Editorials

New Yorkers of a certain vintage will remember the night in February 1968, when the “new” Madison Square Garden opened. Bob Hope and Bing Crosby hosted a glittering salute to the U.S.O. before ceding the floor to the Garden’s main tenants, the Rangers and the Knicks. Meanwhile the war in Vietnam was raging, and before long, dissent over that war led Lyndon Johnson to drop out of the ’68 Presidential campaign. New York’s junior U.S. Senator, Robert F. Kennedy, would soon declare his candidacy for President.

As sports arenas go, this is all ancient history. The current Madison Square Garden is a relic of another time. The Dolan family, which also owns the Rangers and Knicks, wants to replace the Garden with a new version, a block to the west. It’s a good idea and deserves the city’s support.

Like it or not, New York has to compete with other cities, whether the subject is infrastructure, quality of life or sports venues. The city has learned that lesson the hard way: People, teams and corporations will leave the city when it becomes too dangerous, too expensive or just too old.

The miracle of New York’s revival since the early 1990’s shows that politicians and other decision-makers understand this reality. New York is a world-class city, and residents expect world-class facilities.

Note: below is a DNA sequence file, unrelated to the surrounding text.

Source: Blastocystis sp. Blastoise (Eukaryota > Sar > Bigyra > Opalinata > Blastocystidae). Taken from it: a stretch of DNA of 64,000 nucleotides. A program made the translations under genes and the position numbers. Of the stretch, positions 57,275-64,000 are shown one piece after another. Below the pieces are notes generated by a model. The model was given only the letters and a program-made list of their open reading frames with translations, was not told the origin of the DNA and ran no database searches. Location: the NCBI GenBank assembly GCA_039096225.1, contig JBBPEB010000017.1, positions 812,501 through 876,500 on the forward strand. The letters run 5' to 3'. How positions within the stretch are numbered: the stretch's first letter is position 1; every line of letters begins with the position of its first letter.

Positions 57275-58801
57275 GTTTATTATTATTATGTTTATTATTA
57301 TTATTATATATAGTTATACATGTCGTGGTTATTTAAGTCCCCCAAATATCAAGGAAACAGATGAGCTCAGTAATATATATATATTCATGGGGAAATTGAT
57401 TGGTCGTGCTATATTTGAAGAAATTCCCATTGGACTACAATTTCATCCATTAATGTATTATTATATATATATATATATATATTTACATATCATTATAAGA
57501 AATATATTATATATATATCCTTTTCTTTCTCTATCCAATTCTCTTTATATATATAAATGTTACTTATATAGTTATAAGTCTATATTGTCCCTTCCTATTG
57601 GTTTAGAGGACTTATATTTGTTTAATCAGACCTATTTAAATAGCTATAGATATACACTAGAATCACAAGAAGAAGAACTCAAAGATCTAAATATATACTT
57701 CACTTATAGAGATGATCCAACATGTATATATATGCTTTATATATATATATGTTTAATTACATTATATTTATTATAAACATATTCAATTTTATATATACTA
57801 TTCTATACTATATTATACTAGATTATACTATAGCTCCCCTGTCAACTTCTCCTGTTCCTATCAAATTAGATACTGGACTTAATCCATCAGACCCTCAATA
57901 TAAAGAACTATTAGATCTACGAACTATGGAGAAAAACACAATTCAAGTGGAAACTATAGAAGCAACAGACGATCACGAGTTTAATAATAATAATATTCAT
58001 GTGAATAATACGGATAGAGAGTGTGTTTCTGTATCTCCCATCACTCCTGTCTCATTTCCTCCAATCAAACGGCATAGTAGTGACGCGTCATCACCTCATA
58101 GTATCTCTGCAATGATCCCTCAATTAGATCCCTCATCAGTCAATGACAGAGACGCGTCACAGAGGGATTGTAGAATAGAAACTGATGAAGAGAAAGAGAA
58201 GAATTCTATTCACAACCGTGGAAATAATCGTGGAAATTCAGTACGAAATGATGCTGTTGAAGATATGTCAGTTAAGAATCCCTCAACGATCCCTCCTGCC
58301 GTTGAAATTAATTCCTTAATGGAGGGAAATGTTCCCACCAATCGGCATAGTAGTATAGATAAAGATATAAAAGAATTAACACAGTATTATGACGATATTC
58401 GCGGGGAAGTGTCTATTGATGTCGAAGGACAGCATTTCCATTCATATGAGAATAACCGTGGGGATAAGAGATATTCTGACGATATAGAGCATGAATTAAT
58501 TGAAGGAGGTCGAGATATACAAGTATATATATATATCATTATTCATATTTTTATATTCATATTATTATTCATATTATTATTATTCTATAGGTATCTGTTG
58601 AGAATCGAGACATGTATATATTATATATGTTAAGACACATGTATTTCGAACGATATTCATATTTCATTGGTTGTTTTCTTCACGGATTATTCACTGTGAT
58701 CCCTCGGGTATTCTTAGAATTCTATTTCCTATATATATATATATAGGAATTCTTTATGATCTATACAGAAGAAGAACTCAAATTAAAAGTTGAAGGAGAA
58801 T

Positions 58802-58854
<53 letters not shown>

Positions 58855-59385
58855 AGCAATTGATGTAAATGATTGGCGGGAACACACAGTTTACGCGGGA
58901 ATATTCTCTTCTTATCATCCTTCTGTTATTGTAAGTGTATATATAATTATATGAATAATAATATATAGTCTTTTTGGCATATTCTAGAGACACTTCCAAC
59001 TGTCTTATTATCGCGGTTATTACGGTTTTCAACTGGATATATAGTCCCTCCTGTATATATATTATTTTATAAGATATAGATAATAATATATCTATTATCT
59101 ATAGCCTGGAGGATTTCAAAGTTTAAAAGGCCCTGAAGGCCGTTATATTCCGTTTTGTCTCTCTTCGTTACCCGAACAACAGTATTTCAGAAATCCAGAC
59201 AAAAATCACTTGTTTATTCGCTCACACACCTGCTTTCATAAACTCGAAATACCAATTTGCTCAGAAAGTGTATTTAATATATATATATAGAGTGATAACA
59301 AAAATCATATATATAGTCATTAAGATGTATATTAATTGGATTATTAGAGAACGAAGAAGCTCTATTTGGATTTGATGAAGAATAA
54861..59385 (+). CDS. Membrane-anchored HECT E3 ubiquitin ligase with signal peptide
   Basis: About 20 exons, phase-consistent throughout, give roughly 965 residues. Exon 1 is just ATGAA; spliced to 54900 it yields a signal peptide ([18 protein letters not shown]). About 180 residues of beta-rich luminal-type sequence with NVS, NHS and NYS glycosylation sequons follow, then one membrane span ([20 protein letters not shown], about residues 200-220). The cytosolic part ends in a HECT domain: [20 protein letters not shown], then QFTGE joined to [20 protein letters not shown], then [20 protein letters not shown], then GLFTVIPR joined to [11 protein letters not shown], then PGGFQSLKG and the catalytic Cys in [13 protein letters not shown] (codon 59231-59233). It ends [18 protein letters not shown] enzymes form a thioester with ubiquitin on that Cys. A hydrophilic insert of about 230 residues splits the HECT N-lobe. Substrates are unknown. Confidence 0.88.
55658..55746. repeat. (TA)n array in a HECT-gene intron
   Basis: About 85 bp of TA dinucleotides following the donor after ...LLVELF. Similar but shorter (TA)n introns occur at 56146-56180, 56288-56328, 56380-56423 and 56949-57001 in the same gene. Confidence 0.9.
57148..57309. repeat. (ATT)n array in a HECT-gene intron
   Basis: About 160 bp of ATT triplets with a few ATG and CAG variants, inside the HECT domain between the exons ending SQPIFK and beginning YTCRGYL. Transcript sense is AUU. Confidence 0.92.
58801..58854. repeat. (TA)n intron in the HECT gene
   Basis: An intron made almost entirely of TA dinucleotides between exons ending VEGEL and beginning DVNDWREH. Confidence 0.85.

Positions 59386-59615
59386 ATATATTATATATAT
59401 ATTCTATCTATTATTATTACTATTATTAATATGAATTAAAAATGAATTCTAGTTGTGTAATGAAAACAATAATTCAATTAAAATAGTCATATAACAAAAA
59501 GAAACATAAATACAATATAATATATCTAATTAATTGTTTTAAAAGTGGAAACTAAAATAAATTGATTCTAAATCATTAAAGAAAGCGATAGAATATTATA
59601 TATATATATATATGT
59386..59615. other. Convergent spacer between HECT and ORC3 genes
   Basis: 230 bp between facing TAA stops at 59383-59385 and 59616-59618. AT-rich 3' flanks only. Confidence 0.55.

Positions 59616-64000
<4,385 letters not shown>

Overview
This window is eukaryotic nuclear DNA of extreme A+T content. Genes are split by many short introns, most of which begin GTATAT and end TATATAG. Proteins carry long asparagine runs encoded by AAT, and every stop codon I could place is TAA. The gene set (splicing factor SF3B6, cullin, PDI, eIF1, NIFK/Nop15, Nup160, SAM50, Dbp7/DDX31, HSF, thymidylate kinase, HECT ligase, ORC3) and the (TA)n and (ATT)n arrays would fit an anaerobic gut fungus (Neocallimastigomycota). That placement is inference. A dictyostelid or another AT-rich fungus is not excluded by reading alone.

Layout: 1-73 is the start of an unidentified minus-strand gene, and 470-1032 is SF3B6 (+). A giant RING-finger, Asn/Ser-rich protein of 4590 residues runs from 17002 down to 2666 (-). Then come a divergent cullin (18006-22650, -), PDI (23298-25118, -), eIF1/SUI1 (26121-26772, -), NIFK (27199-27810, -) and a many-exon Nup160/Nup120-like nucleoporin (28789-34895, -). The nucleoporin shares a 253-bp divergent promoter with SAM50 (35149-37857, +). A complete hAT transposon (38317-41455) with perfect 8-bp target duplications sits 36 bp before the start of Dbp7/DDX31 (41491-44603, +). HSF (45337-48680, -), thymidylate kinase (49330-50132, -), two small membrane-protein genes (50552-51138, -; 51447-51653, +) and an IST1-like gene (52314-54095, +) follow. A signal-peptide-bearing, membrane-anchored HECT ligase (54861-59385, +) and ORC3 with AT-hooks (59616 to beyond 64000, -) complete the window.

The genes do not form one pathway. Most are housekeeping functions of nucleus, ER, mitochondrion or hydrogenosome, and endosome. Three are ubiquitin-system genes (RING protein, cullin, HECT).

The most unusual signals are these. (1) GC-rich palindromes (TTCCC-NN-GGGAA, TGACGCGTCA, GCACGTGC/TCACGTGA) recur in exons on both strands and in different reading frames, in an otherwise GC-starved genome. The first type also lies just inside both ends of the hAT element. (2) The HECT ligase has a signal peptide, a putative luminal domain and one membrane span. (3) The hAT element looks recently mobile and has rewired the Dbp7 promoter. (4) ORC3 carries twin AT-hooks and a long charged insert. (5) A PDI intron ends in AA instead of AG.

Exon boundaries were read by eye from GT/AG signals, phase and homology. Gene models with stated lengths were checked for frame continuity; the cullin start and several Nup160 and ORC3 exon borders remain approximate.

It is safe to say that Madison Square Garden is not a world-class showcase anymore. It certainly is famous, and it certainly has a great history. But the building just can’t compete with new structures in Boston, Philadelphia, Chicago and other major cities.

The new, new Garden would be built near Ninth Avenue, on the western portion of what is now the Farley Post Office Building—which itself is being transformed into a new rail terminal, named for the project’s patron, Daniel Patrick Moynihan.

The Dolans have been talking to Stephen M. Ross, who heads the Related Companies, and Steven Roth, chairman of Vornado Realty Trust. They already are familiar with the site, because they are teaming up to convert the post office into a rail terminal. They are the perfect team to build something memorable, worthy of the name Madison Square Garden. Moreover, the current site of the Garden will be recycled to accommodate a modern office and residential complex, something that can only help to foster new investment in the surrounding area.

A new Garden would achieve some of the economic-development goals that Mayor Bloomberg hoped to accomplish with his now-failed bid to build a football stadium on the West Side. Ironically, of course, the Dolans opposed that project.

But that was yesterday’s battle, and it’s over. The Mayor and the Dolans need to mend fences and work together to make this new project happen.

Is the Party Over for Anti-Semite Fulani?

Are New York’s elected officials finally finding the courage to stand up to Lenora Fulani and her toxic, anti-Semitic views? As political observers well know, Ms. Fulani may be a crackpot and a flunky, but as a leading member of the Independence Party, she commands an inordinate amount of attention and dutiful respect from those running for office in the city and the state. Particularly for those running on the Republican ticket, the Independence Party’s endorsement can be a deciding factor: In 2001, the party delivered 59,000 votes to Michael Bloomberg, handing him a narrow margin of victory over the Democrat Mark Green.